Further to our previous briefing, the Government, on Friday, announced changes to the Coronavirus Business Interruption Loan Scheme (CBILS) to make the scheme more accessible to SME businesses. 


In addition, they have announced that a scheme for mid-market businesses, the Coronavirus Large Business Interruption Loan Scheme (CLBILS), is being established with further details to follow later this month. This update looks at the changes made to the CBILS and what we know about the CLBILS so far.

Please note: this update summarises the position as of this morning, Monday 6 April 2020. Further details and guidance may be released after the date of the briefing. We will continue to provide updates as further information is released.

Coronavirus Business Interruption Loan Scheme

The key change to the CBILS has been to remove the both the requirement for business to have been unable to access a loan on normal commercial terms prior to accessing the scheme and the requirement for the lender to establish a lack, or absence, of security for loans over £250,000. 

This means that it should now be easier for lenders to offer loans under the CBILS as they do not need to first offer an alternative or make an assessment of the available security prior to accessing the scheme.  

The remaining criteria for the scheme remains the same and the lender must still establish the business is viable in the longer term and the loan will enable the business to trade out of short-term difficulties caused by COVID-19.

An important clarification has been made to the scheme which restricts where personal guarantees can be taken by the lender in addition to receiving the Government guarantee:

  • For loans of up to £250,000, lenders are not permitted to take personal guarantees; and
  • For loans over £250,000, lenders are permitted to take personal guarantees (at their discretion) but the Government has stated that these must be limited to 20 per cent. of any amount outstanding on the CBILS lending after any other recoveries from business assets.

Lenders can still however take other security over the business which may be available to them (although they are restricted from taking security over an individual's principal private residence).

Coronavirus Large Business Interruption Loan Scheme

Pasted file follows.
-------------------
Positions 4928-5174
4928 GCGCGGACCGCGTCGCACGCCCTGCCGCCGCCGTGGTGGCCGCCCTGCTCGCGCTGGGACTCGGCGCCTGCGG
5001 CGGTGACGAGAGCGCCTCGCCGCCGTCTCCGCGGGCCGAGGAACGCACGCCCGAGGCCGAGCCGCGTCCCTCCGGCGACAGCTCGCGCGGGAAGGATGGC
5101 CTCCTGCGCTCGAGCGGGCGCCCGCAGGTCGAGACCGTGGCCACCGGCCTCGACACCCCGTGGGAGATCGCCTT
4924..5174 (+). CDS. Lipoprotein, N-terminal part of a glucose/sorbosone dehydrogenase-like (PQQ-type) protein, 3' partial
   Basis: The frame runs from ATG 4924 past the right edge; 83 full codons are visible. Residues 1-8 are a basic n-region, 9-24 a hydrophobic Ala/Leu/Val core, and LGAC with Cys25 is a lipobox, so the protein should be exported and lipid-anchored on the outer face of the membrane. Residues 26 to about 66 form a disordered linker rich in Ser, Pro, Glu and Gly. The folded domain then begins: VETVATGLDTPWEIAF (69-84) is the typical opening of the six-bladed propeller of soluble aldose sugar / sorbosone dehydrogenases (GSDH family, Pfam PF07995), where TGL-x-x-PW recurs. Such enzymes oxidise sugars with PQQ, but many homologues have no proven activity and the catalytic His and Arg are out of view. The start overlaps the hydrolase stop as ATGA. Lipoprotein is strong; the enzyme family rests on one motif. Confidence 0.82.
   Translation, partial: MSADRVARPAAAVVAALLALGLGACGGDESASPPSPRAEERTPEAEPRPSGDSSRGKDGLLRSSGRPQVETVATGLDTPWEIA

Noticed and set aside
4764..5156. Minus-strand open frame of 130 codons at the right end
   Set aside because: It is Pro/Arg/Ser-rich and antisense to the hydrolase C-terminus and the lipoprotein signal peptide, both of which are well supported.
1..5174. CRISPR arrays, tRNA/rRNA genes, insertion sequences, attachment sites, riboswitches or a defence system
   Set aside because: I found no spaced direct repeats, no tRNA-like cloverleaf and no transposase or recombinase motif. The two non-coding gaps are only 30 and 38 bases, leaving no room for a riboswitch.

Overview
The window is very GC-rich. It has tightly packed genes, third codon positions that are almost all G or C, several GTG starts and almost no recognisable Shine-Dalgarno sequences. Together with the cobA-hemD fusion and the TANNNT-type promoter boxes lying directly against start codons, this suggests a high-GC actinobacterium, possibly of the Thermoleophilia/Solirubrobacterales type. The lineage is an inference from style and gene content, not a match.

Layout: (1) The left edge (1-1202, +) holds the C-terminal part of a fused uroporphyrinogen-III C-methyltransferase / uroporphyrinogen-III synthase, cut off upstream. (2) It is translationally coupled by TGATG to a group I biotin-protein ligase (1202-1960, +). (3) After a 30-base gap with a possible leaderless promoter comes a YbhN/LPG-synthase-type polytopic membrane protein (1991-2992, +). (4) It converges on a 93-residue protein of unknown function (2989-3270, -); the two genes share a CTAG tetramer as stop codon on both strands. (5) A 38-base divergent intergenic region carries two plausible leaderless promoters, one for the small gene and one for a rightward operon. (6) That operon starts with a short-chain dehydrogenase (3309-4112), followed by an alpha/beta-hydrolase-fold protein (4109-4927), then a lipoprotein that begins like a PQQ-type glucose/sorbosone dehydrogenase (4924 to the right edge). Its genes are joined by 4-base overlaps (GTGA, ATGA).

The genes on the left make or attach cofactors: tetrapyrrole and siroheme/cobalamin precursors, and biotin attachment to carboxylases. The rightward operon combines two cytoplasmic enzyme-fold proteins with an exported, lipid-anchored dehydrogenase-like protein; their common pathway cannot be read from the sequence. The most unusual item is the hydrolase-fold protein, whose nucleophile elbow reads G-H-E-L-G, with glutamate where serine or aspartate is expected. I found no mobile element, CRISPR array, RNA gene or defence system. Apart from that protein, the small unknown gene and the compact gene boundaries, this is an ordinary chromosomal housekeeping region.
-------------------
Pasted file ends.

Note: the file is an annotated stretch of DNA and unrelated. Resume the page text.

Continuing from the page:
The Government has announced that there will soon be a government-backed scheme available for mid-market businesses which will be similar to the CBILS. The Government has stated that further details will be available later this month and that the scheme will provide a government guarantee of 80 per cent of the facility amount to lenders to enable them to make loans of up to £25 million to businesses with a turnover of between £45 million and £500 million. 

Our Observations on Last Week's Announcements

The CBILS has faced a lot of scrutiny in the media over the past few days and so it is hoped that the relaxation of the requirements to access the scheme will allow lenders to make loans available under the CBILS more easily and speed up the process.

The clarification on personal guarantees and security is welcome given that the guidance previously issued was unclear on this point. However, whilst the position on personal guarantees will be welcomed by the smallest of business seeking loans under £250,000, business owners seeking loans over £250,000 will still need to consider if they are willing to provide a personal guarantee if required to do so by the lender.

Businesses will also need to be mindful that a lender may ask for further security and still need to be examining how accessing further funding will impact on their existing financing arrangements as we examined in our previous briefing.

The announcement of the CLBILS will be welcome news for the mid-market businesses who previously found themselves in limbo not being eligible for the Covid Corporate Financing Facility nor the CBILS. However, on the basis of the Government's announcement that further details would follow "later this month", it may be a few days or weeks before further detail about the new scheme is announced and the scheme is available to access.

In the meantime, those businesses can be considering their existing financings to assess whether consents or waivers would be needed from their existing lenders if they think they may seek to incur further financial indebtedness under the CLBILS.


Please do not hesitate to contact us if you require support in accessing the CBILS and we look forward to keeping our clients updated on the requirements for the CLBILS, and guiding them through that process, once further details are announced.

Key Contacts

Martin O'Shea

Martin O'Shea

Partner, Corporate Lending and Borrowing
Manchester

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Beth Collett

Beth Collett

Partner, Corporate Lending and Borrowing
London

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